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Sample IELTS Speaking Modules

IELTS Speaking Modules

Questions which were asked during real IELTS speaking. The whole speaking
part of both academic IELTS and general IELTS took less than fifteen minutes.
In the first part of the IELTS speaking module the interviewer will be asking
questions about general topics such as your name, hobbies, family, native city
etc.
In the second part of the IELTS speaking module you will be given from one to
two minutes to prepare a two-minute talk on a given topic.

Academic IELTS Speaking Module 1


• Part 1 of the IELTS Speaking Module
1. What's your name?
2. What do you do?
3. Where do you come from?
4. Do you like your country?
5. What do you like about your country?
6. What street do you live in?
7. What is the street called?
8. Why is your street called this way?
9. Do you like your street?
10.What do you like in your street?
11.Do you like living in Kharkov city? Why?
12.Are you a city dweller? Why?
13.What do you like doing with your friends?
14.What is your favourite meal?
15.Who cooks in your family?
16.What is their best meal (house special)?

• Part 2 of the IELTS Speaking Module


1. Tell me about an important event in your life.
2. Follow-up question. Do you prefer celebrating family
occasions at home or in a cafe? Why?

• Part 3 of the IELTS Speaking Module


1. Is it important to celebrate different events in our lives?
2. Are you a goal-settler? Why?

General IELTS Speaking Module I


• Part 1 of the IELTS Speaking Module
1. What's your name?
2. Are you working or studying?
3. How long have you been working for this company?
4. What are you main duties?
5. What do you like about work you do?
6. What do you want to change or improve in it?
7. Do you like shopping?
8. What do you usually shop for? What food?
9. What items do you buy? Why?
10.What time do you do the shopping? Why?

• Part 2 of the IELTS Speaking Module


1. Describe a child you know.
2. How old is he or she?
3. What does he look like?
4. How are you related?

• Part 3 of the IELTS Speaking Module


1. What kind of children activities are there available in your city?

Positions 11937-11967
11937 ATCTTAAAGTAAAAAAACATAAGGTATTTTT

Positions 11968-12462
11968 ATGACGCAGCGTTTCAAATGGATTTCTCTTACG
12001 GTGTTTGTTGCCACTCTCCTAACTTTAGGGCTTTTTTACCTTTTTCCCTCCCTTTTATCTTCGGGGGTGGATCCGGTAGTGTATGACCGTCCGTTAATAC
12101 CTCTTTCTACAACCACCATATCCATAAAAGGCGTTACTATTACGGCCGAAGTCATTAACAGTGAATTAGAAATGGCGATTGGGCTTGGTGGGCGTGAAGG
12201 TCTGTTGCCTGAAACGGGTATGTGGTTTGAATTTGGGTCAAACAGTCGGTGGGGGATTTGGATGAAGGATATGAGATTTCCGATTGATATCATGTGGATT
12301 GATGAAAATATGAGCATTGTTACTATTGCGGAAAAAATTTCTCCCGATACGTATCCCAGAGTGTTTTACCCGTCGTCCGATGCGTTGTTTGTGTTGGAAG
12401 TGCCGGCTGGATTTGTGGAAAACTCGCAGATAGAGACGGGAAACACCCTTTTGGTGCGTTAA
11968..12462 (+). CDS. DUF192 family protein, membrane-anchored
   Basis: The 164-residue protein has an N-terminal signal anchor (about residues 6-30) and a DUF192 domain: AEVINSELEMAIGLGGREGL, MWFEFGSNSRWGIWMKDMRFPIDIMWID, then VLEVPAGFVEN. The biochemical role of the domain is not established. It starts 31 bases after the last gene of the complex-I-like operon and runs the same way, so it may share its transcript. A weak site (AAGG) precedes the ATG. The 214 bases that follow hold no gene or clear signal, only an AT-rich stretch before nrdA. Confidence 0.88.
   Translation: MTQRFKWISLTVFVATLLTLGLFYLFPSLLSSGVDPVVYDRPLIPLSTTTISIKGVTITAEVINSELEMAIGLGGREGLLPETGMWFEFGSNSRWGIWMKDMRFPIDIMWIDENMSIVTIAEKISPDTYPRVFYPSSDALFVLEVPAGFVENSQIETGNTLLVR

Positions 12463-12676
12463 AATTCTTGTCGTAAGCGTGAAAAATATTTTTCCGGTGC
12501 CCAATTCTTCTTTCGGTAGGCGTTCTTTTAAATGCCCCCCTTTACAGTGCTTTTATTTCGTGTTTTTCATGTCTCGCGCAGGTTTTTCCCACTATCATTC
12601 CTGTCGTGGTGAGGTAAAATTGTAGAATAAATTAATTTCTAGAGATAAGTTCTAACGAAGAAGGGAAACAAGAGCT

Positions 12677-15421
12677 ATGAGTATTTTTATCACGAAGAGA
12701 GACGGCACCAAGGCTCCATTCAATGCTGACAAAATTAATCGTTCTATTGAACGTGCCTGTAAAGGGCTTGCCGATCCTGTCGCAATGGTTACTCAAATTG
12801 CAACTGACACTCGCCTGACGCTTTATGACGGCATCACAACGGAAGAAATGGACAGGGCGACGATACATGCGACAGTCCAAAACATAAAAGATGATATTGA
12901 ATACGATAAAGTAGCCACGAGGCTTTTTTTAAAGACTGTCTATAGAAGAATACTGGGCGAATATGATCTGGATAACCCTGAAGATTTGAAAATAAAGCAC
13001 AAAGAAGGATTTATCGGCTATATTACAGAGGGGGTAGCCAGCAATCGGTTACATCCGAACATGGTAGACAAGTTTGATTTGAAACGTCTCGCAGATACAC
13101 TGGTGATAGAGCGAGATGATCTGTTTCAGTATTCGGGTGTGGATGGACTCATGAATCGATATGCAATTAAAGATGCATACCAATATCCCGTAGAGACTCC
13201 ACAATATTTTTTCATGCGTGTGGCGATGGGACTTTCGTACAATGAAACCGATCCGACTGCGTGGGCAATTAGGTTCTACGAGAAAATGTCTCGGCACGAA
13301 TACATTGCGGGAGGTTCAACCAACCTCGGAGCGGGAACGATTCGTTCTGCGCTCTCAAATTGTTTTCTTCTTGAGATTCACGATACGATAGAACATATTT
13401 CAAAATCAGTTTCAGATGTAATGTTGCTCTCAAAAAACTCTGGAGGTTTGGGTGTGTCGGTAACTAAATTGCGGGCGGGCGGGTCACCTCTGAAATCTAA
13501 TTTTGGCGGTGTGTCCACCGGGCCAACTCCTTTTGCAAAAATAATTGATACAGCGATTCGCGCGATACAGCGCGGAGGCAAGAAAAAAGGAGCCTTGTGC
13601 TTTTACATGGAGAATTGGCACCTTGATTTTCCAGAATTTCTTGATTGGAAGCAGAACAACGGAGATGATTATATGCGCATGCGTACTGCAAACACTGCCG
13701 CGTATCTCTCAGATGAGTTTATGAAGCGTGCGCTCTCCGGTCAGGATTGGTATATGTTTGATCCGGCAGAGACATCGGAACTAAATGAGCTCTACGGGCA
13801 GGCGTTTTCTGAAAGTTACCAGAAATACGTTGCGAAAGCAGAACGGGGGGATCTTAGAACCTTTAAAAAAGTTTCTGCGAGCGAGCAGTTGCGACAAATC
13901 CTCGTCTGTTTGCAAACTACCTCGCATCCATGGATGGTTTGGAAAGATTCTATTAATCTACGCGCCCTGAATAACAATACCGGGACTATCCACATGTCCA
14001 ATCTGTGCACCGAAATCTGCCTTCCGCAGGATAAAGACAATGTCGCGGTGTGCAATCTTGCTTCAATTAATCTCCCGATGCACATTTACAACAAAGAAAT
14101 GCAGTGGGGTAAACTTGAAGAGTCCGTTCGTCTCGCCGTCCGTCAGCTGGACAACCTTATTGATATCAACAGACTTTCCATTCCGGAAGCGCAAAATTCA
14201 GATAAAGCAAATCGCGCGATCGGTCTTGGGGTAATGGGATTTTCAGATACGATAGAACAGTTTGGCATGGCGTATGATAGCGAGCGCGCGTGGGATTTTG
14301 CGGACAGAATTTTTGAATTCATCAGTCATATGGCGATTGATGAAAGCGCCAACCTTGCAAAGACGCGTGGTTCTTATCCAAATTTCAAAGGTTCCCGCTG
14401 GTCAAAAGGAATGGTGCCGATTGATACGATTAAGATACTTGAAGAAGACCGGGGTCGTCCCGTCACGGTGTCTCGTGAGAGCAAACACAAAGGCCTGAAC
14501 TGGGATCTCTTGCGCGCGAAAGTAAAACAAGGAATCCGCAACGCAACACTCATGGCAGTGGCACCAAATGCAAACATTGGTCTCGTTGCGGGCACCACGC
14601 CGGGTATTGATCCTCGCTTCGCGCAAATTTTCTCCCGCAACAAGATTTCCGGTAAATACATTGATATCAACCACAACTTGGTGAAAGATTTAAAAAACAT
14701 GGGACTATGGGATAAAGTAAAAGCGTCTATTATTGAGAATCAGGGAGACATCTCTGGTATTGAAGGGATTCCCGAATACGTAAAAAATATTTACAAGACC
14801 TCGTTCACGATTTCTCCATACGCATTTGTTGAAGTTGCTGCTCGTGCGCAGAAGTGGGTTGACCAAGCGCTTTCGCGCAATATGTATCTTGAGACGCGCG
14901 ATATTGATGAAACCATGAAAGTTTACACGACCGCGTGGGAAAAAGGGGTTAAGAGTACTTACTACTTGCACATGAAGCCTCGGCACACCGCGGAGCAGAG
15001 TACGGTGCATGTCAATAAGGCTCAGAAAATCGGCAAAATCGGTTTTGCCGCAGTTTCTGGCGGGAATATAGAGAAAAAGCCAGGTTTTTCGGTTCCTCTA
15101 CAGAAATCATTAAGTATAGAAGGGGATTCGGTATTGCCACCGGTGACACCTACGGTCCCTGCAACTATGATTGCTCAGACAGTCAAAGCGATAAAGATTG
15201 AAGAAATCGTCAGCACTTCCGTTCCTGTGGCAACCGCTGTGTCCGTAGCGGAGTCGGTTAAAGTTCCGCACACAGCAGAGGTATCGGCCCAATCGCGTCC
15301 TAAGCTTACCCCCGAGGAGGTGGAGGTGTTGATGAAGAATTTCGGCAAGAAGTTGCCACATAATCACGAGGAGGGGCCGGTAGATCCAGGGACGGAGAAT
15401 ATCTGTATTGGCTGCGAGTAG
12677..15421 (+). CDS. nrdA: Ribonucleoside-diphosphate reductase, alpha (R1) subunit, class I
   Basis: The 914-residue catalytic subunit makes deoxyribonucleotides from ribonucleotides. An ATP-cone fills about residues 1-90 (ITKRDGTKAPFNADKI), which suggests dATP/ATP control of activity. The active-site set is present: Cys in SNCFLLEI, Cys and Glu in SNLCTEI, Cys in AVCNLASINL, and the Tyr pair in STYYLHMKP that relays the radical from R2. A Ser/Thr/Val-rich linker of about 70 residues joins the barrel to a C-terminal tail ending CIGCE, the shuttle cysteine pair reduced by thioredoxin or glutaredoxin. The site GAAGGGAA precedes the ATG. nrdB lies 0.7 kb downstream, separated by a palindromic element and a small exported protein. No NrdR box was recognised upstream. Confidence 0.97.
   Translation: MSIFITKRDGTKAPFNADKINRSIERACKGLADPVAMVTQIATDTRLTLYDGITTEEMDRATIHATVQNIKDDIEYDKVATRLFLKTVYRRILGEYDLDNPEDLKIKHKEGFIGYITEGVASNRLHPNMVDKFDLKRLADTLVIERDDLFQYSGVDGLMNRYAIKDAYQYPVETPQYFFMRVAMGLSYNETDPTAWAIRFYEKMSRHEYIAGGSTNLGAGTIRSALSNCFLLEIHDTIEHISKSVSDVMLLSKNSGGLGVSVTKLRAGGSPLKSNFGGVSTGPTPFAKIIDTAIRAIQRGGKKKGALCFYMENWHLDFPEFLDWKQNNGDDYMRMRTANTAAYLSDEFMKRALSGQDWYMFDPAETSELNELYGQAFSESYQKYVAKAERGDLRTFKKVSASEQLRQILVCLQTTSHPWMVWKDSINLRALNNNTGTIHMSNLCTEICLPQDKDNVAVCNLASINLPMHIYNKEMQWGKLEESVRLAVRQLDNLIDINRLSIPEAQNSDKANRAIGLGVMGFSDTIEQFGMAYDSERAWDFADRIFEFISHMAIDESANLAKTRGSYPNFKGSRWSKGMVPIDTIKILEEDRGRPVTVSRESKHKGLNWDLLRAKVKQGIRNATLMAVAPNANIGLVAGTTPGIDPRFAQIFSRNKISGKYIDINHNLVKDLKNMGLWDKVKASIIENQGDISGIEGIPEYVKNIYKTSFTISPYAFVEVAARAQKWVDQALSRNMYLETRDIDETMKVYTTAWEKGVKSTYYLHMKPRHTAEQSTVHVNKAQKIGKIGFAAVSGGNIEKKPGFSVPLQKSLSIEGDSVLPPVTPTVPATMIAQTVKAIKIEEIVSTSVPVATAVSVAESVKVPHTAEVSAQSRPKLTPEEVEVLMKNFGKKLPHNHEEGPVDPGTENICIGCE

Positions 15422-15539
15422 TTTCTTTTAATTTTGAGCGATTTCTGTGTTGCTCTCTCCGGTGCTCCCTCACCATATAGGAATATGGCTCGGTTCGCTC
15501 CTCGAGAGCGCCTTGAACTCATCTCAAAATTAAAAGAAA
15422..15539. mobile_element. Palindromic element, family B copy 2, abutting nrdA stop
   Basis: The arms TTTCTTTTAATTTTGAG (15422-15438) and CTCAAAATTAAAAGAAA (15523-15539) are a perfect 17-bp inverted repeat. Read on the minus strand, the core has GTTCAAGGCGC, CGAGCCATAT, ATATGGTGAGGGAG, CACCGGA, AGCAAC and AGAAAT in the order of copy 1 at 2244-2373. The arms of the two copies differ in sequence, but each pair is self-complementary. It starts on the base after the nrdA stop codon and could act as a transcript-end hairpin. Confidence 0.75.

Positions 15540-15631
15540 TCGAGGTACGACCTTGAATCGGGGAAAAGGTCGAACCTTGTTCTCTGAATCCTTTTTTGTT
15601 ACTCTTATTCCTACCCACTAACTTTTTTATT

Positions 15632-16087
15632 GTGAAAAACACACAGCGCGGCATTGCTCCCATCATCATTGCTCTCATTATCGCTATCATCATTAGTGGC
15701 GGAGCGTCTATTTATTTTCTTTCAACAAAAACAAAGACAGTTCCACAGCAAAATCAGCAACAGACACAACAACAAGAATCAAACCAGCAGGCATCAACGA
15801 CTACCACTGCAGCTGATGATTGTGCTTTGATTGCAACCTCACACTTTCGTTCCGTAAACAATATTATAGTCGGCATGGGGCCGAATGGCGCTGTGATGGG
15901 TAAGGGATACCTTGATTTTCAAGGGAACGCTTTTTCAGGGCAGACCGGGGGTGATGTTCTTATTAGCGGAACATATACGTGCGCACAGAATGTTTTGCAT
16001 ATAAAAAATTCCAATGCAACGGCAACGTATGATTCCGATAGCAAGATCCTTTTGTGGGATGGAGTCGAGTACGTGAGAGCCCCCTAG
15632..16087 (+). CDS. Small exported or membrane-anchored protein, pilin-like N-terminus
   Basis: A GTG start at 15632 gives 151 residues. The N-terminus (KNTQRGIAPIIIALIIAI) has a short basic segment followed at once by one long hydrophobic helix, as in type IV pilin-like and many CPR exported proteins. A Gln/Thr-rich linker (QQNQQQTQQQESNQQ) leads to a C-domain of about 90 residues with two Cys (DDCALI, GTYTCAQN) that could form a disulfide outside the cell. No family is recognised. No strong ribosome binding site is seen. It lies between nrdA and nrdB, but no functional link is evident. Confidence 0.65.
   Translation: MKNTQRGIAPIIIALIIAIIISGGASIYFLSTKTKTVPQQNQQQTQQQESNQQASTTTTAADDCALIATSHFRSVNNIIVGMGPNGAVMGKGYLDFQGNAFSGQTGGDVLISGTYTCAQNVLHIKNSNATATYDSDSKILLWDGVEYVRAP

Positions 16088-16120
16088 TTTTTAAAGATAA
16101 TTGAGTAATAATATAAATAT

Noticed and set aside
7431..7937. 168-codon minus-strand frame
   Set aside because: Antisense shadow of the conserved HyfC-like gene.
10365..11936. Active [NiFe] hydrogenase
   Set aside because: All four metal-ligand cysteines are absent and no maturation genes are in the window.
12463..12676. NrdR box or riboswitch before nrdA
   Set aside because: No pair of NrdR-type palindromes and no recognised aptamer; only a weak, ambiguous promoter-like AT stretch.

2. What do you need to do to interest a child in such activities?
3. What activities do you think there will be in the future?
4. What kind of pressure do children have at school?
5. What is your view of the school of the future?
General IELTS Speaking Module II
• Part 1 of the IELTS Speaking Module
1. What is your full name?
2. Where do you live?
3. Tell me about the city you live in.

• Part 2 of the IELTS Speaking Module


1. How do people spend holidays in your country?
2. Do you think the travelling industry is developing successfully in your
country?

• Part 3 of the IELTS Speaking Module


1. What kind of travelling do you prefer in your country?
2. What is your favourite food?
3. What is your favourite restaurant?
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Learn More
 Conditions, Duties, Career and Pay - a vocabulary exercise practicing work-
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 Academic IELTS - English verbs used to discuss graphs, trends, and changes
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How to Pass the IELTS Speaking Exam
So, you've signed up for a language course to prepare for the IELTS exam and are
now looking forward to the chance to showcase your English speaking skills in the
IELTS Oral Paper. OK, you may be feeling a little nervous as well! Try our tips
below to help you relax and show the IELTS examiner just how well you speak
English!
Part 1: Introduction and Interview
This first section of the IELTS Speaking exam lasts about 4-5 minutes and gives the
examiner the chance to find out a little about you through some simple 'getting-to-
know-you' questions. These will be questions that you'll have something to talk about
such as your family, where you come from and what your interests are. This is also
YOUR chance to get off to a good start!
Example Questions:
• Q: Tell me a little about where you come from?
• Q: Do you enjoy studying English?
• Q: Why are you taking the IELTS exam?
• Q: Have you got any interests or hobbies?
Impress the examiner with your ability to give full answers to his or her questions.
Top Tips!
• Avoid short, 'yes', 'no' answers.
Q: Tell me a little about where you come from?
A: I'm from Coimbra. It's a city in the central part of Portugal. It's a very
histirical city and we have one of the oldest universities in Europe.
• Use examples to back up statements.
Q: Do you enjoy studying English?
A: Oh yes! I went to England last year and loved being able to communicate
with local people. And knowing a second language means you have access to
a whole new culture ... new authors, English films.
• Give the examiner a picture of you.
Q: Why are you taking the IELTS exam?
A: I'm taking an IELTS course in India in order to go to university in the UK.
I've been accepted on a Business course in London but need to get the right
IELTS score so I've been doing lots of IELTS Speaking practice.
• Q: Have you got any interests or hobbies?
A: Not really. I like watching football and read books quite often, but I don't
have any hobbies really. Hopefully one day I'll discover a hidden interest!
Part 1: Troubleshooting
What if the examiner asks you a question you don't understand? How should you
respond in a situation like this?
You may have problems understanding a question. The simple answer is: ask for
clarification. If it was a word or phrase you didn't quite understand just say something
on the lines of: